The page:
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Therm-o-Rock Buildings (Wightman Glass Factory Buildings)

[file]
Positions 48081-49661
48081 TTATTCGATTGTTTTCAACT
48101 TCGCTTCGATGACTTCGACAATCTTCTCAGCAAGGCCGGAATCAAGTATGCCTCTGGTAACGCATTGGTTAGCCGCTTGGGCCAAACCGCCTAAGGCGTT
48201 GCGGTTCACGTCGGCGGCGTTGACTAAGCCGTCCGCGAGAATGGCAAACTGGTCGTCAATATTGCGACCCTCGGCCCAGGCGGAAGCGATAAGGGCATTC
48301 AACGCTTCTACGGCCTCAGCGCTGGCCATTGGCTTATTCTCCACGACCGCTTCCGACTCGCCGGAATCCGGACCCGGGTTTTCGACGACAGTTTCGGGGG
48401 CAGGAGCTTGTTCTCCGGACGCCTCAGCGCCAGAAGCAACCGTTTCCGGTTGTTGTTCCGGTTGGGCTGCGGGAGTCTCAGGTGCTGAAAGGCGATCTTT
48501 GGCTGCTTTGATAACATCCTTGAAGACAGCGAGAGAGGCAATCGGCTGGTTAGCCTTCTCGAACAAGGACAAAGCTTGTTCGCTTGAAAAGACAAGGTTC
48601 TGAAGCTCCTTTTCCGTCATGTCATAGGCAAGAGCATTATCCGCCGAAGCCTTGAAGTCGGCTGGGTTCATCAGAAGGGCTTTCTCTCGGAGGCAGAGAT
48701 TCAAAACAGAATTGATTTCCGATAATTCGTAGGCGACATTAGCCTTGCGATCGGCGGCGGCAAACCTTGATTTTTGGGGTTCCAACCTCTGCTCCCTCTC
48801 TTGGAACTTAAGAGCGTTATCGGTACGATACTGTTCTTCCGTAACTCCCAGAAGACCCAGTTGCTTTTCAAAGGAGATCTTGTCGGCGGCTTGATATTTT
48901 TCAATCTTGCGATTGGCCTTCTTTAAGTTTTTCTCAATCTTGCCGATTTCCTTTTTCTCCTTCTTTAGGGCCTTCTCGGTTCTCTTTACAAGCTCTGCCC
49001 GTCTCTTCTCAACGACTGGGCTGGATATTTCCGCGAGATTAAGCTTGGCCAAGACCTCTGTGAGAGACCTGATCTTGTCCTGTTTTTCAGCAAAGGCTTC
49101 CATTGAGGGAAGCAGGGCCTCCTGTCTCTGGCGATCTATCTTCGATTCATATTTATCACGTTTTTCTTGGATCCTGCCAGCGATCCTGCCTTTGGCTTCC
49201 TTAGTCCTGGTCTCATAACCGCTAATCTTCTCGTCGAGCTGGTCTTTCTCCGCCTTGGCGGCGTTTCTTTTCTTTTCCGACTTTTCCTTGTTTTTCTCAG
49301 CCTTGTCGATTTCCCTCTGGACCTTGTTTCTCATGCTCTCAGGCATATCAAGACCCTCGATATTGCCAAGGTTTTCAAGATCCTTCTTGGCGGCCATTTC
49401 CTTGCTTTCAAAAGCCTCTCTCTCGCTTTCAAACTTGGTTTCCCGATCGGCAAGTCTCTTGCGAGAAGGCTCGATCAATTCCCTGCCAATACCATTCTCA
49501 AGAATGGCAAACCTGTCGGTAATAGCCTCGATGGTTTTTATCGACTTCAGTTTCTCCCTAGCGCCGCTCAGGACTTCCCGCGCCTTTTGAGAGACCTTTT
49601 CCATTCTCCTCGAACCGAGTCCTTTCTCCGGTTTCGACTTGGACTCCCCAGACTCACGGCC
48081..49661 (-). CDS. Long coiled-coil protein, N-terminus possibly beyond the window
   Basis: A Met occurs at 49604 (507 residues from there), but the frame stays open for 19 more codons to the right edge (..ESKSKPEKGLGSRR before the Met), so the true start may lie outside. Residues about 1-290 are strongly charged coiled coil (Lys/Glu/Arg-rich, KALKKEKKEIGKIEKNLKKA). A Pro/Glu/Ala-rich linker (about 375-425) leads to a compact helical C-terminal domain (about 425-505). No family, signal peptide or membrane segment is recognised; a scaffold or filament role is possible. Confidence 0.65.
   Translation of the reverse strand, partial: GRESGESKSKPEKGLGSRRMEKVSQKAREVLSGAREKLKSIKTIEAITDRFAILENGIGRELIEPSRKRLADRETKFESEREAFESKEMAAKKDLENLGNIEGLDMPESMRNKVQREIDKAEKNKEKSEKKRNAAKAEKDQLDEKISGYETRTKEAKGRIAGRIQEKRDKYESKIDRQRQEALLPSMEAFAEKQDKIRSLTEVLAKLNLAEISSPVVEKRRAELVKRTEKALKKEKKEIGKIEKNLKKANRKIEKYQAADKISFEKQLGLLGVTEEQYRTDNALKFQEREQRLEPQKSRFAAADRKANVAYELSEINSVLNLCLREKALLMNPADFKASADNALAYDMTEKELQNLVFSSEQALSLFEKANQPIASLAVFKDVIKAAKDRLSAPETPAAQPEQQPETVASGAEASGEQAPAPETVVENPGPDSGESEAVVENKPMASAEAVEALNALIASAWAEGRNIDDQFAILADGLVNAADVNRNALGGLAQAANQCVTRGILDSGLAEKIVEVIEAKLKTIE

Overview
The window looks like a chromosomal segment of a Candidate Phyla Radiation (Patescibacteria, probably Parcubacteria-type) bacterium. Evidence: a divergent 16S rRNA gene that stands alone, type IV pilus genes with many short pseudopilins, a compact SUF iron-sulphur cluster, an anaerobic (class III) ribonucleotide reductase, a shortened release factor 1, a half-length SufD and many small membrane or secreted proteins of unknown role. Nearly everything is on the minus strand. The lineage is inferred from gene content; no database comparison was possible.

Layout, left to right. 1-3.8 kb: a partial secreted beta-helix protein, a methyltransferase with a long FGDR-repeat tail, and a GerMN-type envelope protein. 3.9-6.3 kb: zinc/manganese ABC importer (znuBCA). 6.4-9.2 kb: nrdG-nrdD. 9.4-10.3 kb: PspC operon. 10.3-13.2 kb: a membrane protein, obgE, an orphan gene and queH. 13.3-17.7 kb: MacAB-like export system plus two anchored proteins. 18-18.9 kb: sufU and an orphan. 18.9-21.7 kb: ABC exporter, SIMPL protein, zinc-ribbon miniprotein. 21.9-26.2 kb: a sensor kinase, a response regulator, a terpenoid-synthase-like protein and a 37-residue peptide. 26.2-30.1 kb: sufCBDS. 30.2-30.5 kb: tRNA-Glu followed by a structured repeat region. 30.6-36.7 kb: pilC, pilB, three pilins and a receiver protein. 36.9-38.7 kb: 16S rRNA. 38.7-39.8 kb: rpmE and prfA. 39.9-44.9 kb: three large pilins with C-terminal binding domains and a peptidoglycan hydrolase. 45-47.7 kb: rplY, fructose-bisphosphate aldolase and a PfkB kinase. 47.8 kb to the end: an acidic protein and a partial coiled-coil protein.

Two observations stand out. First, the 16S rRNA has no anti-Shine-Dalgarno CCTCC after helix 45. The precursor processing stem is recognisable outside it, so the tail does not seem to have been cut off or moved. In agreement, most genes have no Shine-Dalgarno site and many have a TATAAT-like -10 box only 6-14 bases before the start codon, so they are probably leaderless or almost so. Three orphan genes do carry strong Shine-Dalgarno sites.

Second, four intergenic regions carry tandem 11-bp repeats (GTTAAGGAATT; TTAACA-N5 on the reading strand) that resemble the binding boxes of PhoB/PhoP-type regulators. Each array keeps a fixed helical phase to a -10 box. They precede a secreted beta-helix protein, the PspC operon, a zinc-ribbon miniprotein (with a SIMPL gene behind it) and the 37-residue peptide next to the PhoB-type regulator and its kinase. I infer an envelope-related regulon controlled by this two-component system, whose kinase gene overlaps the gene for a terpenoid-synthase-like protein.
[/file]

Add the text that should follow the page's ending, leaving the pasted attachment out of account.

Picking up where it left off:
Remnants of the Pittsburgh region's enormous glass industry are rapidly disappearing, which makes the three remaining Wightman Glass factory buildings in New Eagle, the small town north of Monongahela, a rare find. They lie between the former Pittsburgh, Virginia and Charleston Railroad (PVCRR) tracks and the Monongahela River. The largest brick building is an enormous gable-roofed structure with a gabled monitor at the ridgeline. Corbeling along the cornice of the monitor's gable end distinguishes a circular window vent, with three elongated rectangular windows below. A second brick, gable-roofed building has corbeling at the cornice line, gable ends, and chimney. The tiny office building looks like a train station, although lacking the characteristic deep overhanging eaves. Its hipped roof is broken by large double-windowed dormers. The first story has wide paired windows and a handsome central door with sidelights and transom facing the railroad tracks. Therm-o-Rock has been combining and packaging organic additives and mineral aggregates and powders here since 1948.
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